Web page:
The group of students and faculty admire the beautiful views at Te Mania Angus.
The group of students and faculty admire the beautiful views at Te Mania Angus.

By Kiera Leddy
Oklahoma State University faculty members, Clint Rusk, Department of Animal and Food Sciences faculty head, and Adele Tongco, retired College of Agricultural Sciences and Natural Resources international trip coordinator, led a two weeklong international trip to New Zealand this spring. The coordinators along with 34 students visited a variety of farms. The majority of farm stops were to cow-calf operations. The group also stopped at dairy, sheep, fruit, deer and vegetable farms.
The first cow-calf operation the group stopped at was Kairuru Polled Herefords on the north island of New Zealand. The cattle are completely raised on grass with vitamin and mineral supplements if necessary, they said. They said they raise their yearling bulls to 900 pounds. Most of their bulls are sold to dairy farms as they breed dairy cows to Herefords, so the calves are more marketable, they said. Baldy faces are extremely popular among market crosses in New Zealand, they said. In addition to their polled Hereford stud, Kairuru Polled Herefords said they own a sale barn for dairy beef calves to be sold.
The first stop on the south island was Silverstream Charolais. Silverstream Charolais, owned and operated by Brent Fisher, focuses their genetic selection on customer needs and bone structure equipped to handle the hill country. Fisher said the challenge with genetic selection is incorporating good quality genetics with the physical ability to live on the rugged terrain. Fisher said his wife obtained a Ph. D. in genetics, which has helped their herd tremendously. He shared in addition to raising bulls, their farm fattens a thousand cattle a year on grass and fodder beet. He added cattle can put on two pounds of weight a day in the winter and four to five pounds of weight a day in the spring. He added these gains are extremely uncommon in New Zealand, especially on the south island. The cattle are harvested at 14 to 15 months and weigh approximately 650 pounds, he said.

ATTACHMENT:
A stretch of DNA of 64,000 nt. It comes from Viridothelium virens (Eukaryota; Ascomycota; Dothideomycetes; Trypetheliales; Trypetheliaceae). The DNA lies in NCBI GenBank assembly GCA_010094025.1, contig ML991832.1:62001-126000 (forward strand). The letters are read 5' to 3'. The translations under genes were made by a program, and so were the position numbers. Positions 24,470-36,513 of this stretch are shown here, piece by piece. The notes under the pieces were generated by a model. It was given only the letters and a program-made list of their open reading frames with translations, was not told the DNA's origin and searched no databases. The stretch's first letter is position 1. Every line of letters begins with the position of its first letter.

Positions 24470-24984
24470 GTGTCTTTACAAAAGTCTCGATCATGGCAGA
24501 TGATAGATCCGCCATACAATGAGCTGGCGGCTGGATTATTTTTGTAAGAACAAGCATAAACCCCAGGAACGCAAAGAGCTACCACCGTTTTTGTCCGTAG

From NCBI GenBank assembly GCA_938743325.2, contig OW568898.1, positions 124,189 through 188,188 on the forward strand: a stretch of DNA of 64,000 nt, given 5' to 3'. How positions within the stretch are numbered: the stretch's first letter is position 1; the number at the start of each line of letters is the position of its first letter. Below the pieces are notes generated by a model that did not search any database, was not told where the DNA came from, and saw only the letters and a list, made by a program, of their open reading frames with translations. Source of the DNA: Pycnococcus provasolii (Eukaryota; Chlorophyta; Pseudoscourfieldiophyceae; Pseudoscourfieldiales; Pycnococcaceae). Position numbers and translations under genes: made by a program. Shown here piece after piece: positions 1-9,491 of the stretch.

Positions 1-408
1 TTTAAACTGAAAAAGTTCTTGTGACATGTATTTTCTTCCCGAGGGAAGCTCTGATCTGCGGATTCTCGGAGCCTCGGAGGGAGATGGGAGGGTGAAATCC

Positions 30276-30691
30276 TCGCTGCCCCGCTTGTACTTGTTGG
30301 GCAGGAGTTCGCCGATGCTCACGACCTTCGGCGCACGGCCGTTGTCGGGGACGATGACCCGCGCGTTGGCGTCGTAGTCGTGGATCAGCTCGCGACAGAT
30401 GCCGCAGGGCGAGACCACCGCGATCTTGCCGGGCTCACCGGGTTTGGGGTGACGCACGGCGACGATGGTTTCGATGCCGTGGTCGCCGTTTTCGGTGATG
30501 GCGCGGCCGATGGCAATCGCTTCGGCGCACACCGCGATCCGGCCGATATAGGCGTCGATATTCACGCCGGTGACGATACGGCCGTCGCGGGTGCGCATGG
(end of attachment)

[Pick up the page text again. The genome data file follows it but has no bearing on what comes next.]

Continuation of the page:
A trip favorite, Te Mania Angus, was located along the ocean’s coast. The brother who manages the cattle herd, Will Wilding, said Te Mania was the first bull stud in New Zealand to adopt the performance selection for traits. They still refer to phenotype, but mainly use EPDs, he said. Will said they calve out 550 calves a year. The other brother, Sam Wilding, takes care of the crops on the farm. Like most farms in New Zealand, they also grow fodder beet. Sam said he attended Lincoln University and studied plant science. Will, on the other hand, went to Canada and worked on a bull stud and rodeoed for 18 months before he moved back to the family farm.
Mt. Linton is one of the largest privately-owned farms in New Zealand and is located on the south island, said Ceri Lewis the general farm manager. Ceri started managing the program in 2003 and has focused much of his efforts on conservation practices. He added the station is converting about 3,000 acres of native land to develop it into a more productive grassland. The program takes four years to convert the land and will improve the stocking rate from 2 head to possibly 10 head he said. The program does not cultivate the land, he said. Instead, a helicopter sprays the weeds and an airplane spreads the seeds. He said the station finishes approximately 40,000 lambs and 1,500 head of cattle.
Ceri said the cattle are marketed at 1,300 pounds of live weight. He added the cattle are finished on fodder beet, much like the rest of the cattle in New Zealand. The cows are artificially inseminated at a 62 to 72 percent conception rate. The heifers are also artificially inseminated with a 67 percent conception rate. The calves are weaned at 120 days which is earlier than the average in New Zealand (200 days).  Of the different beef herds in New Zealand, Mt. Linton is known for having the highest marbling herd in New Zealand, he said. Before the cattle are sold to market they are scanned for marbling, which has a 94% accuracy rate.
The trip was viewed as a success as students returned to the U.S. with a broader understanding of international agriculture. The trip is expected to take place again in 2020.